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It was nothing personal. If that is the way it came across, I sincerely apologize.
Earlier posts were talking about being careful about what they click, verifying email links, etc. I was so wrapped up in what I was reading, I almost clicked it without thinking. That made me wonder how many other people did that too.
A modern Windows doesn't need a security suite tucked onto. I'm using the Defender (and then the usual shizz like SmartScreen) with an active brain.exe running on top of all of it. Not a single security incident since '96 (mIRC worm on Windows 98 back then).
As had been echoed by many in the replies, I simply use the built-in Windows Defender and have been since circa the Windows 7 days. It just works, stays out of the way, and has no (or very very little) noticeable impact on performance.
I have been recommending it to users for many years, and have had zero complaints from those that took my advice. I wish I could say the same for the variety of paid for AV software on the market
Like many here I had given up on other AV solutions when reviewers started saying that Windows Defender/Security was just as good as other products. However in recent months I have seen various nasties getting round Defender (notably browser home page and search re-directions) for some of my club of users (generally the most hopeless ones).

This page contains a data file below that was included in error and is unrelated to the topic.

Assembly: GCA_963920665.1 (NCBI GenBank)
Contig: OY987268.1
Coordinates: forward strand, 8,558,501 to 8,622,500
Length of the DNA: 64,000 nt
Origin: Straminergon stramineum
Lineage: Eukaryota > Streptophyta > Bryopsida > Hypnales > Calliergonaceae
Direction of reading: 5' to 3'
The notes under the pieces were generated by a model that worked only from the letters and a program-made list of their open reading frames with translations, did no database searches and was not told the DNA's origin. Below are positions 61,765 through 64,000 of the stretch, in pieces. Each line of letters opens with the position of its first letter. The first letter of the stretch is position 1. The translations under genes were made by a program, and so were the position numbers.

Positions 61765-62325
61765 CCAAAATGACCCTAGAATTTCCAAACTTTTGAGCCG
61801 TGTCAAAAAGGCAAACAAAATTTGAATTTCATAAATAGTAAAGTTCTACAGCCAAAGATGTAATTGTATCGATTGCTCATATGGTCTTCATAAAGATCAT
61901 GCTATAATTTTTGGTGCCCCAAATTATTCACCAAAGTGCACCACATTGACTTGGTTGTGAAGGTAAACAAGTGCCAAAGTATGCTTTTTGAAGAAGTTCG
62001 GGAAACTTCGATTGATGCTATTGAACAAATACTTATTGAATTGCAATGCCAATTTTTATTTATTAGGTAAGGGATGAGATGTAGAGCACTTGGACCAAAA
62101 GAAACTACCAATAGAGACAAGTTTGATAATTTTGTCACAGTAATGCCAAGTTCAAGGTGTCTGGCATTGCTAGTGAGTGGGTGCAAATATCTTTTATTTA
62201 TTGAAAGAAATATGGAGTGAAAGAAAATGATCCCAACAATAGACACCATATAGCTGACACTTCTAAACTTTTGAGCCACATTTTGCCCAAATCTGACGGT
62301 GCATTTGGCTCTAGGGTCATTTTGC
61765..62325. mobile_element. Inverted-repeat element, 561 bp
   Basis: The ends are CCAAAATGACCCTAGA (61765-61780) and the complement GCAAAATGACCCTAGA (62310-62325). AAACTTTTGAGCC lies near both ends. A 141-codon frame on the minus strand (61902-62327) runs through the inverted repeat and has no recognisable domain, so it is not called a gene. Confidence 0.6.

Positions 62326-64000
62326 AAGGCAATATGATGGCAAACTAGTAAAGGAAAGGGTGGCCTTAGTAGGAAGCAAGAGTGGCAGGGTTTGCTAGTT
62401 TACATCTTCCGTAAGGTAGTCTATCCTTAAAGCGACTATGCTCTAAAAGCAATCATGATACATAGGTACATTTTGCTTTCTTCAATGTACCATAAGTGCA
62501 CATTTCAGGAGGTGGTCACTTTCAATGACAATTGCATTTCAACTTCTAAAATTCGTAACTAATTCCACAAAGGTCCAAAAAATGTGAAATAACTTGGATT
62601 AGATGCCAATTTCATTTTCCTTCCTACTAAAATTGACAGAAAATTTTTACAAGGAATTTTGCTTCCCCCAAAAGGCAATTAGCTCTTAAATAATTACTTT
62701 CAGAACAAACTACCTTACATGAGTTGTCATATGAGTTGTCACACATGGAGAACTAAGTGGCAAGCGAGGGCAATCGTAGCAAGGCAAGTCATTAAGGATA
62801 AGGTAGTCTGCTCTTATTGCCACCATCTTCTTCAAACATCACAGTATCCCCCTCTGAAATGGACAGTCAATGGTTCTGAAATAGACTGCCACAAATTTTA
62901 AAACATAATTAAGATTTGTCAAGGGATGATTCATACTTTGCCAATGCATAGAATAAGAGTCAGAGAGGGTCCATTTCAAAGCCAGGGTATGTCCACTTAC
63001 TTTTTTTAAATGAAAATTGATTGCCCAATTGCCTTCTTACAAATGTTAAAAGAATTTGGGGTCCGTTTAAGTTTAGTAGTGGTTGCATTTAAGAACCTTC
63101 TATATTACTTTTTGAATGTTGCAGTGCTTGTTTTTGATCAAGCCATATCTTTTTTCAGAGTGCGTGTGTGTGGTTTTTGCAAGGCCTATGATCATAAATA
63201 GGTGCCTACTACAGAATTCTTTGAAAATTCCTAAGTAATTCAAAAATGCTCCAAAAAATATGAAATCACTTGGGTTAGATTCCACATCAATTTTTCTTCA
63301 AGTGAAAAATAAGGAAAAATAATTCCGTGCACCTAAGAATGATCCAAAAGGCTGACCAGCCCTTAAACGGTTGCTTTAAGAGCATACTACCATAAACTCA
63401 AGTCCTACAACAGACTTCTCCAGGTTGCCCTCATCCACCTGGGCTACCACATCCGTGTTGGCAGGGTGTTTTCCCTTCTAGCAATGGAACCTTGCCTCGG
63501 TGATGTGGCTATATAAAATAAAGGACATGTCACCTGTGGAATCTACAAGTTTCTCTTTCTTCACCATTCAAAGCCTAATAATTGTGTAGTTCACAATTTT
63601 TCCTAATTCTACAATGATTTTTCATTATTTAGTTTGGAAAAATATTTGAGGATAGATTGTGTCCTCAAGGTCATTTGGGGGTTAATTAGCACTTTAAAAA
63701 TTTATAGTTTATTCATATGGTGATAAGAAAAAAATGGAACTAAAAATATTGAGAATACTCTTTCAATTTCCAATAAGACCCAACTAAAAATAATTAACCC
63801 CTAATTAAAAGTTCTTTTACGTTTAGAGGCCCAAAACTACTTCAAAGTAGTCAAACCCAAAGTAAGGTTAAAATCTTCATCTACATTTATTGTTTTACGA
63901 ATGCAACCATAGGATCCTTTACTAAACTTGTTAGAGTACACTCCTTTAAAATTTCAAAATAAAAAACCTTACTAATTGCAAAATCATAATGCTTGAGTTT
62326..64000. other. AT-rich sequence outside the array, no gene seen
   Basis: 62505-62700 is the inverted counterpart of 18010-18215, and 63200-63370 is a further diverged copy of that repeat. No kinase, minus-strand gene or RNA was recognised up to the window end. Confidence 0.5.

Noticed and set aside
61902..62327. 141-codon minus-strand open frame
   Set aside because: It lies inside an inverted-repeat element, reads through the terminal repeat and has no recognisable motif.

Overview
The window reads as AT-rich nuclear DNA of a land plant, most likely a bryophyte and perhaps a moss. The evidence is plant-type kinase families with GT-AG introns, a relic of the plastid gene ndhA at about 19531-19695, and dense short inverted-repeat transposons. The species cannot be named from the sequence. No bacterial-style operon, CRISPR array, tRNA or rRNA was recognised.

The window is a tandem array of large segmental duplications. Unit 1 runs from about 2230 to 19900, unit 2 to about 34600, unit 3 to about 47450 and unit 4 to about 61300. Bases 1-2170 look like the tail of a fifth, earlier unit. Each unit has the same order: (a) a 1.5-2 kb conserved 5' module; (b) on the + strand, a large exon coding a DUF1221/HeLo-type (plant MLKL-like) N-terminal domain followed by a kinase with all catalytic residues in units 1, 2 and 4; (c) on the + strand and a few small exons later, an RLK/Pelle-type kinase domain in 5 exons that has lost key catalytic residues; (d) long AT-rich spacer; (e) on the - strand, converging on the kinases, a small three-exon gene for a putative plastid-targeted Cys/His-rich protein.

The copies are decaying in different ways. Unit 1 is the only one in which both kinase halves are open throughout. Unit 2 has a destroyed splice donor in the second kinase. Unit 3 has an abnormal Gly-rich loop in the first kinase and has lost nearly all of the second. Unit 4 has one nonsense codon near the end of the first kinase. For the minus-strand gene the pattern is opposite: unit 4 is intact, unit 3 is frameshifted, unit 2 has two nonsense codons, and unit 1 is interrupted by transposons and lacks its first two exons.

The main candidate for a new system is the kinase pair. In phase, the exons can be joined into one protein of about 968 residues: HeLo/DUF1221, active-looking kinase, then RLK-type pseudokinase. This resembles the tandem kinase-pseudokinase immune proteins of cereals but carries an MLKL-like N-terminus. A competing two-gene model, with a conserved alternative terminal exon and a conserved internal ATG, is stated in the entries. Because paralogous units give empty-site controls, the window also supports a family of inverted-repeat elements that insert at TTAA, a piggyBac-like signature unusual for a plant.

In parallel I have noted a rising wave of "extra goodies" being offered or installed by many AV products (Avast I'm looking at you!) that once combined can bring a slower computer to its knees.
In reply I have started installing the SEP stand-alone client (without network protection) which served me & my "club" so well in past years. The client appears to be free, requiring no serial number or central server - however it is not directly available for download (COUGH).
So old that I did my first coding in octal via switches on a DEC PDP 8
notably browser home page and search re-directions
Switch over to the new Chromium based Edge and set your browsing to "strict". It's amazing the number of things this blocks - to the tune of no popup blockers are needed. I bet this would also block the browser attacks because those are almost always delivered via third party cookies.
Top three third party cookie sites I've seen getting blocked since I switched in mid-May:
+1. I have never used a background antivirus since Windows98, as they slowed the slow machine and interfered with my work. I have never had a serious virus, except recently when I had to use Malwarebytes to get rid of a suspected one. Then I uninstalled Malware bytes as it kept pestering me.
I'm just very careful what I click on. Last week when trying to access streetmap.co.uk I got a popup claiming to be from BT saying I had won a big prize. I had disabled Adblock and Ghostery on the streetmap site, but when I re-enabled them the popup didn't reappear.